SOURCE: Press and Public Affairs Bureau
Voting 33-1, the House Committee on Justice today approved its 45-page committee report finding probable cause to impeach Supreme Court Chief Justice Ma. Lourdes Sereno.
The committee likewise approved the accompanying 56-page Articles of Impeachment, detailing the charges against her that would be elevated to the Senate for trial.
The lone dissenter is Quezon City Rep. Christopher Belmonte.
“We have made history here in defining the impeachment process in the HOR (House of Representatives),” said committee chair, Rep. Reynaldo Umali.
Umali said the six articles of impeachment that the committee has prepared “will be the foundation in prosecuting this impeachment case before the Senate, as an impeachment court.”
The first article of impeachment charges Sereno for culpable violation of the constitution and betrayal of public trust for non-filing and non-disclosure of her Sworn Statement of Assets, Liabilities and Net Worth.
Sereno, according to the committee, misled the Judicial and Bar Council in 2010 when she claimed it is not possible to retrieve her SALNs from 1996 to 2006. She is also accused of failing to declare in her 11 SALN 2.24 hectares of land in Mariveles, Bataan, registered under her and her husband’s name, worth around P44 million.
Likewise, the panel said Sereno failed to declare in her 2006 and 2009 SALNs the amount of P13.8 million which is part of the more than P32 million she earned from the PIATCO cases. Moreover, the committee said Sereno failed to file her SALN 17 times: for 1987 to 1997, for 1999 to 2001, and 2003 to 2005.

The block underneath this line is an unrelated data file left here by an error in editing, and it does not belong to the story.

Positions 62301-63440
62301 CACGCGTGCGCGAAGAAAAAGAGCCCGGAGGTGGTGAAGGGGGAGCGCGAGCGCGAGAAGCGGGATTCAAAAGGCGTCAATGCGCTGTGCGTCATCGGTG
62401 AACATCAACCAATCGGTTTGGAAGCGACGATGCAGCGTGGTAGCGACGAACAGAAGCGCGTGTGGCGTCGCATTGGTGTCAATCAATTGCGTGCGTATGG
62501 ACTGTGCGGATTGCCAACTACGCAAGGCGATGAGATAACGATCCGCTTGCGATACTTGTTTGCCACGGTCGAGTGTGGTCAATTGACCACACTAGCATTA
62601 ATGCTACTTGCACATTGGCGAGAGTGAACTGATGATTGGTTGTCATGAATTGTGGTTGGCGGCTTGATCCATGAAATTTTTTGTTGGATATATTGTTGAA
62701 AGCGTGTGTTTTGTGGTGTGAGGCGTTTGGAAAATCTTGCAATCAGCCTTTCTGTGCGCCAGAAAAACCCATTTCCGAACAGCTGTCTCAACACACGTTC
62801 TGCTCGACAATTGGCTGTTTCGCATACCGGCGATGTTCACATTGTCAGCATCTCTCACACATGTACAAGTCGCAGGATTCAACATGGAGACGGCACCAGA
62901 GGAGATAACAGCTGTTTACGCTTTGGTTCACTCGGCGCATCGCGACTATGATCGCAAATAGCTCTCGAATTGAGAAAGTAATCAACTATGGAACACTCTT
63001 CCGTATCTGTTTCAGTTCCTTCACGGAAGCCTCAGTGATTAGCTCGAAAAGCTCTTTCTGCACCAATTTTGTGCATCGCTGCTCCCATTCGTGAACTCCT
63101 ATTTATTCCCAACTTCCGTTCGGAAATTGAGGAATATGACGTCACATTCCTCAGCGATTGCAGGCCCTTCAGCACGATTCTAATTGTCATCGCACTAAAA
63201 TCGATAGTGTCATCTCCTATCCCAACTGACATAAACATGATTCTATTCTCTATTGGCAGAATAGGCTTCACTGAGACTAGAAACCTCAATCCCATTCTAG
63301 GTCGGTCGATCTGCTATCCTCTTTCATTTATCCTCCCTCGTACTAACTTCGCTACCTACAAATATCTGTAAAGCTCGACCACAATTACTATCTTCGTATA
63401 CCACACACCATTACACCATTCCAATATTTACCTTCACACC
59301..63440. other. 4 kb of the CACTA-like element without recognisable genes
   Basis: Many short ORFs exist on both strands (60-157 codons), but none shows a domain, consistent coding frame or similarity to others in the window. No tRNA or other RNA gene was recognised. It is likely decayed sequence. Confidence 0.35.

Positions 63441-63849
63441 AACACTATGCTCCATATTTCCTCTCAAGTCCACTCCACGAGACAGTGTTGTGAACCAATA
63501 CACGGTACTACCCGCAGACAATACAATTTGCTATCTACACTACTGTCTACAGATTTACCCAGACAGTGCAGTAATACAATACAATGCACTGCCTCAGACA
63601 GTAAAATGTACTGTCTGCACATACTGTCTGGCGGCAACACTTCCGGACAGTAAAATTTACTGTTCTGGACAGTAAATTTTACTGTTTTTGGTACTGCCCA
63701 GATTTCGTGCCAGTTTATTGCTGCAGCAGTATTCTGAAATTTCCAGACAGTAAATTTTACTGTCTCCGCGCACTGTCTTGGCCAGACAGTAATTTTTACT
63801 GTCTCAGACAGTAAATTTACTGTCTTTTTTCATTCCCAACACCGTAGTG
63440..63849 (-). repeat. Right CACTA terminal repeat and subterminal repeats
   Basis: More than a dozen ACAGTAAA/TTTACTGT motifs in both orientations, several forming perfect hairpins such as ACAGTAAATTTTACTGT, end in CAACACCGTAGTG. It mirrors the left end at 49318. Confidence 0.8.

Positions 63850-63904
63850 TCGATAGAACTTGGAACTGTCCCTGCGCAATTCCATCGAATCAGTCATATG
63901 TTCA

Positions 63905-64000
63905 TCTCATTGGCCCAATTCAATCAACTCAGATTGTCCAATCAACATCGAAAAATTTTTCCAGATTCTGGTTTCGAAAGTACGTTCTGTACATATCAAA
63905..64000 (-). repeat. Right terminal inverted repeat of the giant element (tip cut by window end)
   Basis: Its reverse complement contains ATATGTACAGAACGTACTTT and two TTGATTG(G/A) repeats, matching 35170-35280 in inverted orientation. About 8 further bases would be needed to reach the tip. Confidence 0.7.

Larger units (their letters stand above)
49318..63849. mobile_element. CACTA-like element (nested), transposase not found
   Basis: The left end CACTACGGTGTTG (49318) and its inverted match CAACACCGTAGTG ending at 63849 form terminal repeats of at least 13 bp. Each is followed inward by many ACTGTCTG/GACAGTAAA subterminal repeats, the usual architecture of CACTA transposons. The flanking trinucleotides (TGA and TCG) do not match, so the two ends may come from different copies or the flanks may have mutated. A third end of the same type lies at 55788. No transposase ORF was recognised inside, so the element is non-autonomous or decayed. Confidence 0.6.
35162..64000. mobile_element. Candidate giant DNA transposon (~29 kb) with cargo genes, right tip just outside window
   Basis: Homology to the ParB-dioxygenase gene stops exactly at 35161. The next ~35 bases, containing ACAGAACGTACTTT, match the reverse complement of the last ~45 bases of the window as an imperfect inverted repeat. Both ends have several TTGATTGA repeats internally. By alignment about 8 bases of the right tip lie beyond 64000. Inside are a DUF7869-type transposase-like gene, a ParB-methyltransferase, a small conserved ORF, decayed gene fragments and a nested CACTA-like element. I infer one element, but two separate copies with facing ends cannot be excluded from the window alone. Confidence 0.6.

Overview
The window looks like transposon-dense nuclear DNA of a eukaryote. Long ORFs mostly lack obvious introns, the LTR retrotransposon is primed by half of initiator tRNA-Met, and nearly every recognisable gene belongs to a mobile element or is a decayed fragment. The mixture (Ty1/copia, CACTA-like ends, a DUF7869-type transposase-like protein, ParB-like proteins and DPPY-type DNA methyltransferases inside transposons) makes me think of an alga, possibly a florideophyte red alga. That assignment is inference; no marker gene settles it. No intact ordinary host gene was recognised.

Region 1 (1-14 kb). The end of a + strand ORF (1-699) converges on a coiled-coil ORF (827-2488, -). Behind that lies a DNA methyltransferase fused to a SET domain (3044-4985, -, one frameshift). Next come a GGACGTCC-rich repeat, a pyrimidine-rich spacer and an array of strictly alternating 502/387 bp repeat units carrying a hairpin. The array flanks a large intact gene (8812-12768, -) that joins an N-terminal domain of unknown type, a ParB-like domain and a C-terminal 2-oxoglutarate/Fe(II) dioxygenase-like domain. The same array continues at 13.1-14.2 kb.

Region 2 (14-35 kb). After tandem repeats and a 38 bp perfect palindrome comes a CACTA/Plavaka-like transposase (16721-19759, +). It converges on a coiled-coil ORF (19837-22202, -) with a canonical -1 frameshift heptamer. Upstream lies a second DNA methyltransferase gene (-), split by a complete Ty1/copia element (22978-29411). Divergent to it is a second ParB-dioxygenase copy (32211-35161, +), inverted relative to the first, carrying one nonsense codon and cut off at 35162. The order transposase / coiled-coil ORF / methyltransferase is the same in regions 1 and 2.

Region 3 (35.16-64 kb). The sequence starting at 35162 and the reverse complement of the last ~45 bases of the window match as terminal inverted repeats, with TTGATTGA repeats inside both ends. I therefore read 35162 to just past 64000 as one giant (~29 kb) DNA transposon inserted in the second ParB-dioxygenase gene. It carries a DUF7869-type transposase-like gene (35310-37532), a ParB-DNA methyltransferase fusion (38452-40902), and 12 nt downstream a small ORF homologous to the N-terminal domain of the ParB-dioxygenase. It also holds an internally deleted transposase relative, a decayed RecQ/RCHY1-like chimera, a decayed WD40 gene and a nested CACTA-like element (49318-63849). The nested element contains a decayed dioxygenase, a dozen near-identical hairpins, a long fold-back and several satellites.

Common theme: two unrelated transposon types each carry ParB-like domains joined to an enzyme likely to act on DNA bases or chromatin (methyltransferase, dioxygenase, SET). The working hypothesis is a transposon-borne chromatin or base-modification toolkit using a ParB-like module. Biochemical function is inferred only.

The committee also charged Sereno for tax fraud.
In the second article, Sereno was charged for corruption and betrayal of public trust for misusing a total of P18 million in public funds in the purchase of a brand-new Toyota Land Cruiser, hiring of IT consultant for a fee of over P11 million, and using Shangrila Boracay for the meeting of ASEAN chief justices.
Under the third article, Sereno was accused of arrogating the collegial power of the Supreme Court en banc by issuing resolutions and order without the approval of the body, or contrary to what was agreed by the en banc.
In the fourth article, Sereno was charged for deliberately and maliciously abusing her position as Chief Justice and ex officio chairperson of the Judicial and Bar Council through efforts to exclude then Solicitor General Francis Jardeleza from the short list of nominees to the vacant SC post, among others.
The fifth article accuses Sereno of deliberately undermining and violating the principle of separation of powers among the three branches of government when, among others, she interfered in the investigation of the House on the misuse of tobacco excise tax funds by the Ilocos Norte government by asking Court of Appeals justices to challenge the House order by elevating the issue before the SC.
Lastly, the panel charged Sereno for betrayal of public trust by willfully and deliberately failing to comply with her oath of office and by tyrannical abuse of discretionary power.
Umali also noted that based on the expert opinion of Dr. Geraldine Tria, who reviewed Sereno’s psychiatric evaluation, that she displayed the following 5 out of 9 symptoms of mental disturbance: interpersonally exploitative; preoccupied with fantasies of unlimited success, power and brilliance; lacks empathy; has sense of entitlement, and a grandiose sense of self-importance.
Umali noted that the judiciary is divided, noting the unprecedented move of the SC en banc to force Sereno to go on an indefinite leave.
“The situation of our Supreme Court today and the judiciary is turning from bad to worse,” Umali said, pointing out that several organizations within the judiciary have joined the demand for Sereno’s resignation.
“This clearly shows the divided judiciary that would only escalate if the leadership in the third branch of government continues to be dysfunctional,” Umali said.
The approved committee report and the accompanying Articles of Impeachment will be sent to the Committee on Rules which will then decide, within 10 session days, when to calendar the matter for plenary deliberation.
Once in the matter is in the plenary, the House has 60 session days to finally vote on whether or not to send Sereno’s impeachment to the Senate for trial.